Dale Sveum compared himself to Mike Maddux on Monday as he met the media after interviewing for the Cubs' managerial job.
As it turned out, Sveum and Maddux will be competing against each other for that job.
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Sveum became the second candidate to meet the Cubs' brass and then the media, joining Pete Mackanin, who interviewed last Friday.
The Cubs said Maddux, the pitching coach of the Texas Rangers, will interview Wednesday. Maddux took himself out of consideration for the Boston Red Sox managerial opening.
"He's a lot like me as far as the due-diligent work that he does every day," said Sveum, currently the hitting coach of the Milwaukee Brewers. "He's one of the hardest-working coaches, if not the hardest-working coach, probably in baseball. That's why he's put himself in this position to get one of these jobs.
"It's just nice to be mentioned with a Mike Maddux because he's a very good friend of mine, and he'll make a very good manager someday, if not this year."
Sveum, a former big-league infielder who played 40 games for the White Sox in 1992, has limited, but interesting, big-league managerial experience.
He took over as interim manager of the Brewers on Sept. 15, 2008, replacing Ned Yost. Sveum led the Brewers to their first postseason appearance since 1982. Although disappointed at being bypassed for the permanent job in Milwaukee, Sveum said the managerial bug definitely had bitten.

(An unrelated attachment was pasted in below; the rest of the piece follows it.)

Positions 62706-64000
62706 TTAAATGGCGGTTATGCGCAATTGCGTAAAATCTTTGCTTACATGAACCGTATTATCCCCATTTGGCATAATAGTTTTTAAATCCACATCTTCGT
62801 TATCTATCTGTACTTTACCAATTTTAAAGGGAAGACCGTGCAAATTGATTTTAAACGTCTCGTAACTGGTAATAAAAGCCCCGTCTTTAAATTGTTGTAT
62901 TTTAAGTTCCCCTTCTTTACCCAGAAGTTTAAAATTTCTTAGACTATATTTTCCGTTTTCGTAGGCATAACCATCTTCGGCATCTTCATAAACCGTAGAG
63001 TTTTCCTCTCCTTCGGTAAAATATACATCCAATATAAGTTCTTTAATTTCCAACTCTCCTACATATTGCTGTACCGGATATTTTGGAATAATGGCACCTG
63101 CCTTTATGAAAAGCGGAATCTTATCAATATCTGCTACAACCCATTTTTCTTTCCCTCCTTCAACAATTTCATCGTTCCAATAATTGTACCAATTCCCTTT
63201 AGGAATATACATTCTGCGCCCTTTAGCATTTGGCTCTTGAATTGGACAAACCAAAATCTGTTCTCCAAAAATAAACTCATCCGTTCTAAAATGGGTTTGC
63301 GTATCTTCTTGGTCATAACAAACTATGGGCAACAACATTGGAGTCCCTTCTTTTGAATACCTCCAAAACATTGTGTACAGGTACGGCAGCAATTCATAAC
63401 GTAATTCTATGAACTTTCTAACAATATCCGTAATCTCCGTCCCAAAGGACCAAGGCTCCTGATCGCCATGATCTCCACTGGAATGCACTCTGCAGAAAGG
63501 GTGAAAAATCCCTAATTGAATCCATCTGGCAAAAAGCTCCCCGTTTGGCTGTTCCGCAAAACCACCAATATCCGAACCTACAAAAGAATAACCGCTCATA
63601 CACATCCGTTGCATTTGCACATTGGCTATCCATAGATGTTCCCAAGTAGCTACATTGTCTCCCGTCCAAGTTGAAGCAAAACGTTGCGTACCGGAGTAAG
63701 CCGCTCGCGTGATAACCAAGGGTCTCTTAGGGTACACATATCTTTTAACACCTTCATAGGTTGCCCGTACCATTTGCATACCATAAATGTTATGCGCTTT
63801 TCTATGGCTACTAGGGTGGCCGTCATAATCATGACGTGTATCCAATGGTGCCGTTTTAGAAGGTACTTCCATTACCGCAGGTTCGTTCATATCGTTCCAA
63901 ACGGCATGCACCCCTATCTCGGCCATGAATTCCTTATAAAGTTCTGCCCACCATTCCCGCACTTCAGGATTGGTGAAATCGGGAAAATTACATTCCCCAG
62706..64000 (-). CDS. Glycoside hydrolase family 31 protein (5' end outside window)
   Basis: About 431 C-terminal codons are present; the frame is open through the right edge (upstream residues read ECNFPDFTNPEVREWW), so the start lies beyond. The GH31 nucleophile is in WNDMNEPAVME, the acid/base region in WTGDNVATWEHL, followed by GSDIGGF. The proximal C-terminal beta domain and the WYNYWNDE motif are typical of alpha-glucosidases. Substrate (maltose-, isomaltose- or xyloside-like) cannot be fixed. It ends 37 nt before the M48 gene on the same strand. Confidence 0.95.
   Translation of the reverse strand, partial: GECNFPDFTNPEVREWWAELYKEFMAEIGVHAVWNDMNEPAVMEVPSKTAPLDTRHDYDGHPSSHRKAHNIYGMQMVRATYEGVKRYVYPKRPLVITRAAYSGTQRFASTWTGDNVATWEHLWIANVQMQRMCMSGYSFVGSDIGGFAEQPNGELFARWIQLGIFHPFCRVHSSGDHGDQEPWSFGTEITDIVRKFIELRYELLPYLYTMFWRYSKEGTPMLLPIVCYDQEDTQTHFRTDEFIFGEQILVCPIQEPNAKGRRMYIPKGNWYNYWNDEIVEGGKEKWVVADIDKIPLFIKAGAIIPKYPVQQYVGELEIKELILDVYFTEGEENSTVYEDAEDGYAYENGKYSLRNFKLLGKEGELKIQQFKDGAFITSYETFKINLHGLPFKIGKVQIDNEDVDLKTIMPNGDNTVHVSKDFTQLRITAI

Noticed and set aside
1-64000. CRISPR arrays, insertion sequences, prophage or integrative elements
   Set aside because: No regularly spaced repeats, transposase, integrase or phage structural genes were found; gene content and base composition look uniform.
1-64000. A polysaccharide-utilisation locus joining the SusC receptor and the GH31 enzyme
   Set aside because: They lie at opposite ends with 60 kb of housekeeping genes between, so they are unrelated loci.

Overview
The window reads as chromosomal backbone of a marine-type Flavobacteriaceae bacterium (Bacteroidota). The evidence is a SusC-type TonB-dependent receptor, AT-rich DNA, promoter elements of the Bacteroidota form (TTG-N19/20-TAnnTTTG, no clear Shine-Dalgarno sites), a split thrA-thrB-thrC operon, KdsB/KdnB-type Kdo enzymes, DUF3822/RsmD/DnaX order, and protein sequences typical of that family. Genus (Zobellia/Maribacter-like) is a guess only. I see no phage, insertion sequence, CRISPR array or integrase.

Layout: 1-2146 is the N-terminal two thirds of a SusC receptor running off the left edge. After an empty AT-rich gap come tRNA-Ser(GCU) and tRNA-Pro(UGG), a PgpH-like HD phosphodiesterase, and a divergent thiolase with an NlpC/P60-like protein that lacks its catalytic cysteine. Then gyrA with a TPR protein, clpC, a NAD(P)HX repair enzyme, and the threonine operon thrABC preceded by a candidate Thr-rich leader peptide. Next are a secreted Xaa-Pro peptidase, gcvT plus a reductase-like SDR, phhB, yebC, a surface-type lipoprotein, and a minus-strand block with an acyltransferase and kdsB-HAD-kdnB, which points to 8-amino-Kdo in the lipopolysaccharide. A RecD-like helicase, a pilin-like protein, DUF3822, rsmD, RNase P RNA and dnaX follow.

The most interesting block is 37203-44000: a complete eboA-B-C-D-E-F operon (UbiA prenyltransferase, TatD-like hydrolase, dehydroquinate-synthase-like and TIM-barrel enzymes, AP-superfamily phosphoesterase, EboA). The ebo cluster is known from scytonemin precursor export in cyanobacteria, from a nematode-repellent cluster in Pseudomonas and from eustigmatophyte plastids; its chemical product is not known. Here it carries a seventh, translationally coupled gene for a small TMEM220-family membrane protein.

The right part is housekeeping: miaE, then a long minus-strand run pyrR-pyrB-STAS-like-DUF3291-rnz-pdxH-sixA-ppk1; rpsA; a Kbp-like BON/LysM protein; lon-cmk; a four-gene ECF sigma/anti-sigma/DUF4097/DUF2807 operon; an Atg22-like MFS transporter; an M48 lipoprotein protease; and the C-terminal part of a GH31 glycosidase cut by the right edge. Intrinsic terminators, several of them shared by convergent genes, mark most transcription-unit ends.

"I think it definitely whet the appetite a little bit because I think we definitely all want to do things, but when you get thrown in the fire, you don't know if it's the right thing for you," he said. "You know it's something you wanted to do. Once I got to manage that year, those 12 days and the four days of the playoffs, it was something where I felt I was right at home and very comfortable doing."
Sveum is interviewing with Cubs baseball president Theo Epstein and GM Jed Hoyer. Sveum worked for Epstein as third- base coach of the Red Sox in 2004 (when they won the World Series) and 2005. He has coached for the Brewers six seasons, working as bench coach, third-base coach and hitting coach.
One report out of Boston said he prepares meticulously for games, using video and statistics. That stats angle should play well with the Cubs' analytical brass.
"We can all use stats the way we want them to be used," he said. "I think what that article meant was that I do my due diligence in video work and prepare as much as anybody with my video work and all that. As far as the stats, those are what they are. We can use them to our advantage. It's a big part of the game now. It's helping us win a lot of ballgames now, the stats and the matchups."
Never a star player, Sveum says he brings plenty of other attributes.
"I don't have any experience managing except the 16 days in '08," he said. "I've been very fortunate to experience a lot with a lot of players and a lot of good managers I've played for.
"My knowledge of the game: If there's one thing I've done in this game over all my years, is pay attention, and I've got to learn this game from a lot of people and a lot of good managers. I think I bring a lot to the table as far as my personality and the way I treat people and the way I handle players."